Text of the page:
When Ministers for Budget and National Planning, Udoma Udo Udoma; Finance, Mrs Kemi Adeosun and State for Petroleum Resource, Ibe Kachikwu; Governor, Central Bank of Nigeria, Godwin Emefiele and Executive Chairman, Federal Inland Revenue Service, FIRS, Babatunde Fowler, appeared before a National Assembly committee to defend the Medium Term Expenditure Framework (MTEF), they disclosed that the federal government would move the price of Premium Motor Spirit (PMS) from N87 to N97 per litre in 2016, while removing the subsidy paid on the product.
The Ministers lamented that an excess of N1 trillion has been paid for subsidy alone in 2015, adding that the outlay on the product is no longer sustainable given Nigeria’s current economic realities.
The Ministers also warned Nigerians to prepare for tougher times ahead as government reduces overhead spending, plugs loopholes and diversifies the economy away from oil which accounts for more than 90 per cent of the nation’s revenue.
Minister for budget and National Planning, Udo Udoma said “In preparing the MTEF, we seek a dramatic shift from spending on recurrent to spending on capital aspect of the budget. It is going to be tighter for everybody. All non essential expenditure would be cut out. We will reduce the overheads by seven per cent. We are beginning a journey of change and change has to start with the clarity of purpose of where we are going.”
Minister of State for Petroleum Resources, Dr Ibe Kachikwu, told the National Assembly Committee on Finance that it is imperative for the subsidy on PMS to end next year and for the country to increase its daily oil production targets; while monitoring pipelines to nip cases of vandalism in the bud.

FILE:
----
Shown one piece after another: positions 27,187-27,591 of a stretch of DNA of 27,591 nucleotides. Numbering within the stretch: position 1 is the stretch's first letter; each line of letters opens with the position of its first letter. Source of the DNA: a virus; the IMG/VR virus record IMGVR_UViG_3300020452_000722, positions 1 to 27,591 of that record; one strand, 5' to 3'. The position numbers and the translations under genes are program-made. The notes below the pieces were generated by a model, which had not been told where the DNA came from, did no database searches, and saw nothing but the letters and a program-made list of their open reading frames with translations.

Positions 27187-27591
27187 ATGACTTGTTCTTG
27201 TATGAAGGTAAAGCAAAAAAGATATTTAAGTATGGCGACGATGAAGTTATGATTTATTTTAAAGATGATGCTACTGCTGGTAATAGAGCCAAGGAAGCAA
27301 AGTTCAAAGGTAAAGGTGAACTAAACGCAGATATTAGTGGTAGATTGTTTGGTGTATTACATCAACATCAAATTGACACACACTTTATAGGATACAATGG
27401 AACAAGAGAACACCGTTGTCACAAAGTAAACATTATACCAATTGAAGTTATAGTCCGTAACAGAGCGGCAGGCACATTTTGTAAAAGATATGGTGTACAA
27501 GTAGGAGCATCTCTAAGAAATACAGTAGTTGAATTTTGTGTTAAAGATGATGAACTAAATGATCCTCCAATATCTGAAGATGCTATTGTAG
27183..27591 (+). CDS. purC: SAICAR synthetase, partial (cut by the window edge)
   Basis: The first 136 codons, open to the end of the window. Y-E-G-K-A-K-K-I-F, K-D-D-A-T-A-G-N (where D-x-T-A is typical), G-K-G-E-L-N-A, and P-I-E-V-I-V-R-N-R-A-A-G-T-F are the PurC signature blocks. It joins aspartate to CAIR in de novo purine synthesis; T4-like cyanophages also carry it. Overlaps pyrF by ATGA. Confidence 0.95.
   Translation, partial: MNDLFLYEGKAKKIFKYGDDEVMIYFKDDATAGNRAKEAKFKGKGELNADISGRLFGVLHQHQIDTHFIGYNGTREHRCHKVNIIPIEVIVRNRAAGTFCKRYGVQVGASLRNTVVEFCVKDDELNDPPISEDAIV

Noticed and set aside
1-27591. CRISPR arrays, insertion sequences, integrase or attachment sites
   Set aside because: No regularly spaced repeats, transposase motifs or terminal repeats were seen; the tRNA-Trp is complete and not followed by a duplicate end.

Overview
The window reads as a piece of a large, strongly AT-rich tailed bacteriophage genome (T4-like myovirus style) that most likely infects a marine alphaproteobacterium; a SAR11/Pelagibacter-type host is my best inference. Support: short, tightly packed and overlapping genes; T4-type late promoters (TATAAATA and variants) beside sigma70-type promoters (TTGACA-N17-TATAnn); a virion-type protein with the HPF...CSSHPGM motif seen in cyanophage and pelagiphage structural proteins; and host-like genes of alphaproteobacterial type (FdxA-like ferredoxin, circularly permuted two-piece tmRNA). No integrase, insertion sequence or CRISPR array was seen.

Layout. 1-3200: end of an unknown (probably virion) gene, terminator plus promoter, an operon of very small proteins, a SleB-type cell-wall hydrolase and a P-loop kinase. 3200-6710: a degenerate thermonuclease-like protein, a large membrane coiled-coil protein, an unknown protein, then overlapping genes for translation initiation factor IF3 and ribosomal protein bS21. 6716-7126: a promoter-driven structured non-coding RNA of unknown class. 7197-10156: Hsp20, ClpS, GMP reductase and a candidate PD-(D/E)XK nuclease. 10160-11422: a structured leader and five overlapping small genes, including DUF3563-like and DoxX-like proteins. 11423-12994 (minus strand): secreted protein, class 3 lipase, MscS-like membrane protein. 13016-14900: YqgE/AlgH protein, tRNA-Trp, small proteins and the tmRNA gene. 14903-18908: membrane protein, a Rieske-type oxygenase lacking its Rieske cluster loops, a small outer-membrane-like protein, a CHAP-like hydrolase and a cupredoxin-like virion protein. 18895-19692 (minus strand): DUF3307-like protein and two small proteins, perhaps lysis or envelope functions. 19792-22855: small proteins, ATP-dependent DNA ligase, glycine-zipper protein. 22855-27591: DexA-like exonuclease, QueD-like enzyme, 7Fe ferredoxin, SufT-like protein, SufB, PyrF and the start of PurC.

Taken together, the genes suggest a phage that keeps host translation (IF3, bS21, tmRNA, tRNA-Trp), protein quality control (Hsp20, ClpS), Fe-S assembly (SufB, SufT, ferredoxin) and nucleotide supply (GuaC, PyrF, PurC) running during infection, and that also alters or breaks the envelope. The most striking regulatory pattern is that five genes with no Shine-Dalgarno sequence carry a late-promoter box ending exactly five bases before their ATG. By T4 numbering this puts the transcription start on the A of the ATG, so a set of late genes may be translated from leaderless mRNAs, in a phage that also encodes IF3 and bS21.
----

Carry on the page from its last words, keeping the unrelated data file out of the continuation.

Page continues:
Minister of Finance Kemi Adeosun added that her ministry has put together a strategy to reduce personnel cost. “The era when an agency generates money and spends 99 per cent of it is over,” she said. “The country paid N1.8 trillion in 2015 as personnel cost but there is a strategy in place in the 2016 budget to reduce it by N100 billion. For instance, we are already working with banks so that we can go cashless, so that we could give debit cards to MDAs to procure items”.
The Buhari administration has been fiddling with whether to remove the subsidy on PMS or not since it assumed the reins. But with crude oil prices hitting a seven-year low with global reference crude, West Texas Intermediate and Brent trading at $34.7 and $36.7 per barrel respectively, effectively disrupting Nigeria’s $38 per barrel benchmark for the 2016 budget, that decision has been taken off the administration’s hands.